Madonna is like glitter—she’s flashy, she gets everywhere, and you’ll never quite get rid of her. After a 30-year career, 80 singles, two marriages, and four children, she is refusing to vacate the spotlight as women of her age, 56, are expected to do.
But lately, she’s been paying the price for sticking around.
You can call Madonna “gross” and you can call her a “grandma” but she’s neither. If you really want to see something disgusting that belongs in the Stone Age, look no further than the ageist invective that is being hurled at the queen of pop.
In the span of a week, Madonna’s stand-up comedy set on The Tonight Show and her smooch ambush of the rapper Drake at Coachella have launched her into the viral stratosphere once again, and the backlash this time around has been brutal.
“50 Shades of Granny,” tweeted Piers Morgan, age 50. He tweeted at Drake, too, telling him that he “can’t think of anything worse” than getting kissed by Madonna. Maybe he never watched his own talk show.
On social media, Madonna was quickly painted as some sort of vampiric succubus who drains the life force out of younger stars. It’s the same metaphor that gets trotted out every time Madonna locks lips with a fellow celeb, whether it’s with Britney Spears and Christina Aguilera at the 2003 VMAS or with Nicki Minaj backstage on her birthday.
All of this anti-Madonna noise begs an important question. Who’s acting more like a senior citizen in this situation: the woman who can still pull off an extended dance routine without running out of breath, or the crotchety twentysomething who can barely eke out 140 characters of criticism while lying in bed?
The insistence that an aging Madge get out of our sight is due, in part, to a pop-culture cycle that can no longer seem to tolerate anyone beyond their 15 minutes of fame. From “Holiday” to that unforgettable moment when she handed her panties to David Letterman, Madonna enjoyed a whole decade in the public eye as America’s openly sexual pop princess. On one hand, it seems almost cosmically unfair for her to receive airtime alongside, and even instead of, the shorter-lived imitators she helped to spawn.
But the bulk of the vitriol that Madonna faces is the product of a sexist double standard that comes down hard on middle-age women.
Men Madonna’s age are allowed to be sexy despite their wrinkles and graying hair. Sean Connery was 59 and bald when he won People’s Sexiest Man Alive in 1989. Richard Gere, Harrison Ford, and Nick Nolte all took home the same honor in their fifties.
Meanwhile, Esquire has never handed out Sexiest Woman Alive to anyone over the age of 42.
The only way that middle-aged women successfully maintain their sexy cachet past 45 is by obeying certain standards of behavior and decorum.
Dame Helen Mirren, 69, can raise her eyebrow at a younger man at the end of her new L’Oréal ad but if she ever dated someone as young as A-Rod, we would quit calling her “classy” in a heartbeat.
Famous men in Mirren’s age bracket tend to dip a few decades deep into the younger end of dating pool, but women have to choose between younger men and their reputation.
As Ellen Degeneres told Madonna during a recent interview, “Men date younger women all the time and no one says anything about it. What’s wrong with women dating younger men?”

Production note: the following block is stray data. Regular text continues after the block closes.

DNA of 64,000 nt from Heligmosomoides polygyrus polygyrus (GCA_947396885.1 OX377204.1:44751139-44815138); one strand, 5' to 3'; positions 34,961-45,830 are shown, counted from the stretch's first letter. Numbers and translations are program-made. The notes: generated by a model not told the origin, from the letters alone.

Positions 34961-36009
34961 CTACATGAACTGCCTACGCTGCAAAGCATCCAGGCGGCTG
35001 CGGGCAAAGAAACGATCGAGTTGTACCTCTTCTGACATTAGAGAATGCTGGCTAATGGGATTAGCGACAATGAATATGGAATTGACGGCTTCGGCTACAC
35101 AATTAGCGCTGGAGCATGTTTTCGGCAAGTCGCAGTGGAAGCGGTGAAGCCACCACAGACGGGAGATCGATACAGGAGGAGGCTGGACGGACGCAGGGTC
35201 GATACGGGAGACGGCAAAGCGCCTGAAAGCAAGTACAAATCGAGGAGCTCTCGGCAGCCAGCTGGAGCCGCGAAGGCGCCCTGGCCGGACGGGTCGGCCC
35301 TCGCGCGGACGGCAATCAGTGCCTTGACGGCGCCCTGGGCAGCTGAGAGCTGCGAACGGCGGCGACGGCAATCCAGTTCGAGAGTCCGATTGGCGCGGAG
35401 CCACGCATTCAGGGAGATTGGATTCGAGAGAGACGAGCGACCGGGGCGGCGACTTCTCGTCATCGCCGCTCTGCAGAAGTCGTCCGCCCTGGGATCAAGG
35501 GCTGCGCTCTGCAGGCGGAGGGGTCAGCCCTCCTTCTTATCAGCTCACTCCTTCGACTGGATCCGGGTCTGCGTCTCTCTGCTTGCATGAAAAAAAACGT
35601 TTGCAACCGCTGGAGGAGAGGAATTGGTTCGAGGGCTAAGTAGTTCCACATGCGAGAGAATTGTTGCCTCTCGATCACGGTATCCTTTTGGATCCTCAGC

But not only does Madonna date younger men, she publicly fantasizes about it in interviews. She wears thigh-high boots and wields her pelvis like a weapon.
And it’s precisely this brazen sexuality that opens her up to disgustingly specific bodily insults about her “saggy ass” and her “ancient,” cobweb-filled vagina. For women, the penalty for refusing to age according to societal expectations is that society ages you.
You’re allowed to be as young as you feel until you act like it. Age is just a number until that number is 50.
Madonna herself has recognized this ageist resistance to her brand in a recent interview.
“They’re judging me by my age,” she told Rolling Stone in February. “I don’t understand. I’m trying to get my head around it. Because women, generally, when they reach a certain age, have accepted that they’re not allowed to behave a certain way. But I don’t follow the rules. I never did, and I’m not going to start.”
For a pop star of her years, the difference between being seen as a cougar and being dismissed as desperate is displaying a libido instead of accepting a rapid rate of diminishing returns as a sexual object. It’s the fact that Madonna still wants to, let’s say, express herself in her fifties that makes it impossible for her to remain respectable.
But perhaps it’s the persistent image of Madonna as a succubus that reveals the true root of our reflexive disgust with her escapades. In hindsight, Medusa: Dare to Be Truthful, the 1991 parody of her famous tour documentary Madonna: Truth or Dare, has an almost prescient name.
Like Medusa, Madonna has come to symbolize our culture’s fear of active, all-consuming female sexuality.
Freud equated the classical fear of Medusa with the “terror of castration” at the sight of the “terrifying genitals of the Mother,” and it’s hard not to see a similar dynamic at work in our thinly veiled fear of Madonna as an unapologetically sexual, 56-year-old mother of four.
Unlike Medusa, however, it seems impossible to ever defeat Madonna. The more people bemoan her persistence, the more attention she receives, and the more power she accrues. She’s an icon who can subsist forever on the fuel of her own inevitability.
As she wrote on Instagram following the Drake kiss: “If you don’t like me and still watch everything I do. Bitch, you’re a fan.”
So maybe it’s time to give up on telling Madonna to go away and ask ourselves where, exactly, we want her to go and why. Do we really only have the time of day for pop stars in the prime of life, or can we make some room for the sometimes embarrassing, often lascivious, and always interesting queen of reinvention herself?